Post image for Ellen Willis rocked. Read why in the new anthology of her music writing.

I’m still riding high from last week’s awesome, inspiring conference about the writings of Ellen Willis, co-organized by her daughter, Nona Willis Aronowitz. Nona has put together an anthology of Ellen’s rock criticism, which comes out this month and is a must-read for music lovers and cultural critics (I still can’t get over the brilliance of her Janis Joplin essay, reprinted here by Salon.com). I wrote a short review of Out of the Vinyl Deeps for the May issue of Elle, which just happens to be the music issue.

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For those of us who aren’t lucky enough to “just know,” how is a person to decide if he or she wants to have a child?

Over at The Rumpus, a 41-year-old baby-ambivalent man asks the burning question, and receives a really touching and thoughtful answer. The advice columnist’s response echoes a lot of what I heard from psychologists when I was researching baby lust for Elle, but in a more lyrical and heartfelt way. This part really struck me:

You wrote to me because you want clarity about which course to take, but perhaps you should let that go…there will likely be no clarity, at least at the outset; there will only be the choice you make and the sure knowledge that either one will contain some loss.

I suppose it comes down to the acceptance and prioritization of different types of loss…a very daunting concept.

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New research finds that measurements of a man’s nether regions really does correlate to his ability to get a woman pregnant, Time reports. The area of interest is located slightly south of where you’re probably thinking: it’s actually the distance between the anus to underneath the scrotum, known as anogenital distance, or AGD. According to a study published in this month’s Environmental Health Perspectives, AGD is associated with semen volume and sperm count. As Time reports:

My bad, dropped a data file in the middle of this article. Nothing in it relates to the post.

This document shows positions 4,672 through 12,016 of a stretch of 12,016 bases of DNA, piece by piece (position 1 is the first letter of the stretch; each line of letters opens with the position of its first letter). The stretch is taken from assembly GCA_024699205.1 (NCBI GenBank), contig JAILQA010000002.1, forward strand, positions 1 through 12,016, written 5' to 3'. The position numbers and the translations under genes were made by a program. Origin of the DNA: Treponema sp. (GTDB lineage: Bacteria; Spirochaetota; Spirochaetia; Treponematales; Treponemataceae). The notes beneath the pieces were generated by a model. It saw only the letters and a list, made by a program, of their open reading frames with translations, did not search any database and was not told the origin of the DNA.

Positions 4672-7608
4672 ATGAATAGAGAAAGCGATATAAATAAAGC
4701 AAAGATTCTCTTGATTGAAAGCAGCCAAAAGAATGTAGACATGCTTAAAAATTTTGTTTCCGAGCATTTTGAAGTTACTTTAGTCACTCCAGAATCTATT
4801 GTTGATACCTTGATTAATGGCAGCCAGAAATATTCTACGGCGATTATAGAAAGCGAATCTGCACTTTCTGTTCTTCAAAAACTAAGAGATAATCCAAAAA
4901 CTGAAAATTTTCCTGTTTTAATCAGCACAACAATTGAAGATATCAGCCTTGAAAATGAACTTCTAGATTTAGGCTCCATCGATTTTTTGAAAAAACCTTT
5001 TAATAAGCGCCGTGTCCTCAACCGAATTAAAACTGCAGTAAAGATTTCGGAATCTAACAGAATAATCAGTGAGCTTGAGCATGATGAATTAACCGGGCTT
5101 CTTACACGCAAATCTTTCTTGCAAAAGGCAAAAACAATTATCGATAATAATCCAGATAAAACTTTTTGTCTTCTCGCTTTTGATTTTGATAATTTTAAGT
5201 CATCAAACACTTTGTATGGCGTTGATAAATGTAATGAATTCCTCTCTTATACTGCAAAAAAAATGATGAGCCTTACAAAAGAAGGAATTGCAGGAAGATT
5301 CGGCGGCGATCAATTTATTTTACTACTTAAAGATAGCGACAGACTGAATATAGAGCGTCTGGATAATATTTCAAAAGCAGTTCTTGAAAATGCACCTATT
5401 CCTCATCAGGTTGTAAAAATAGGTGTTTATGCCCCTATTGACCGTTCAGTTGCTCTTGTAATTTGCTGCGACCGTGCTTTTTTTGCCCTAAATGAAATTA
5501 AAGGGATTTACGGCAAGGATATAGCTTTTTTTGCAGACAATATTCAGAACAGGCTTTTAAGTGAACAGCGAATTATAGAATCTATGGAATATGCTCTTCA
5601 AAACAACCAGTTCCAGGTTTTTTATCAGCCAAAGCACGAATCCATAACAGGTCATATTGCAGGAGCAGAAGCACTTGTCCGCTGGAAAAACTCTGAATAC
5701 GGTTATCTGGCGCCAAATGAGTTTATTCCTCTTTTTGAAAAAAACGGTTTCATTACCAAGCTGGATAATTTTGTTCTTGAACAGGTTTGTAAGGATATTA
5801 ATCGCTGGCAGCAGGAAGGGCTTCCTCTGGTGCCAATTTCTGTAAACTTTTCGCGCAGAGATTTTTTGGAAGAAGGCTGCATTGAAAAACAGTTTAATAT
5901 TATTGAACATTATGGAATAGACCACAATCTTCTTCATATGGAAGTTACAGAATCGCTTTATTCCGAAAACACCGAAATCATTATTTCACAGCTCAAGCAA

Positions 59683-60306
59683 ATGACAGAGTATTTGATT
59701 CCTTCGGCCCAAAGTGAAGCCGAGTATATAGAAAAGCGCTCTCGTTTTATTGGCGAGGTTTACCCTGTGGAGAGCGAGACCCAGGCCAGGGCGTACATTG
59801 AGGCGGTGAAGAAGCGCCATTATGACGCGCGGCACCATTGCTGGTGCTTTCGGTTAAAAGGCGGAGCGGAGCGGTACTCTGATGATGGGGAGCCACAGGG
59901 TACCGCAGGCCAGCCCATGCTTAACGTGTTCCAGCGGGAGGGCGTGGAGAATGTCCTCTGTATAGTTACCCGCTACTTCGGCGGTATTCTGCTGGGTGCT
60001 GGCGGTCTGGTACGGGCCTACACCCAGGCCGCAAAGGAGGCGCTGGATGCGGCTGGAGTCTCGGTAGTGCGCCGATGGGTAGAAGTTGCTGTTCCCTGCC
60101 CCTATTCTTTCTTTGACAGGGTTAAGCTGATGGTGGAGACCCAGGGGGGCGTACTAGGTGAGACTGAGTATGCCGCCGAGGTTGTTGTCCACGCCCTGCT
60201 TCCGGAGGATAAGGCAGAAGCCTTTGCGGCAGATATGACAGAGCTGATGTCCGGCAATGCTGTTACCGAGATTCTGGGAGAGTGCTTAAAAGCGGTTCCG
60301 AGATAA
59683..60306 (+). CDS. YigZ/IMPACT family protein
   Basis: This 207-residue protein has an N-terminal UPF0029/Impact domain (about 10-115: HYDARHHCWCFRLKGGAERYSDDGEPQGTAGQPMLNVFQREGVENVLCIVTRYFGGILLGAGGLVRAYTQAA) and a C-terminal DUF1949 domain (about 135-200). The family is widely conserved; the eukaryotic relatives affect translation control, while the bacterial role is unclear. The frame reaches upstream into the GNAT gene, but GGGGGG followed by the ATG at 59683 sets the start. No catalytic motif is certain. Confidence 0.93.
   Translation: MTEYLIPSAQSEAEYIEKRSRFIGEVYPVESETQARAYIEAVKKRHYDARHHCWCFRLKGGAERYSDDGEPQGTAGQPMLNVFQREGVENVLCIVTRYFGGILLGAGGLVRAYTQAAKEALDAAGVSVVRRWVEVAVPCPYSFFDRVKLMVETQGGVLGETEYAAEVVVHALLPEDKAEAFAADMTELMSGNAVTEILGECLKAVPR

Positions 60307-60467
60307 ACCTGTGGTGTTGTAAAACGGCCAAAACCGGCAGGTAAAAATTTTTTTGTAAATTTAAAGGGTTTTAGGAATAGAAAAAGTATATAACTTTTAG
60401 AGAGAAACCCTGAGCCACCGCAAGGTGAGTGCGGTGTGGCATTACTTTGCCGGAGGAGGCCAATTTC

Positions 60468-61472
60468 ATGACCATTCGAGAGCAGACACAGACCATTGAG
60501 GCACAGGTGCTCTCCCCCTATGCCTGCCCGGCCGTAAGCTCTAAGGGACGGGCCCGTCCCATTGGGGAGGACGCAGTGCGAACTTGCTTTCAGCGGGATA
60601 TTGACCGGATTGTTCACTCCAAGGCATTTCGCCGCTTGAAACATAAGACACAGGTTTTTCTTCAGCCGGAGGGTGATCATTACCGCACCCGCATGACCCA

The median AGD length is about 2 inches; men with a shorter measurement stand a seven-times greater risk of having fertility problems as opposed to men with a longer AGD. They are more likely to be sub-fertile, which generally indicates a sperm count of less than 20 million per milliliter. Men with sperm counts in this range are only half as likely to succeed in getting a partner pregnant as men with more typical sperm counts in the range of 50 to 60 million sperm per milliliter.

The study authors believe the AGD could be a “reliable marker” of potential infertility, especially when combined with additional tests like sperm count analysis.

This information presents yet another good reason why baby-lusting single ladies should invest in their own tool kits.
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This month, as we honor influential women of the past and present, we say goodbye to two unique talents: Hazel Rowley, the brilliant biographer of charismatic, complex people and their complicated relationships; and Elizabeth Taylor, the dynamic actress whose complicated relationships were the subject of at least three biographies.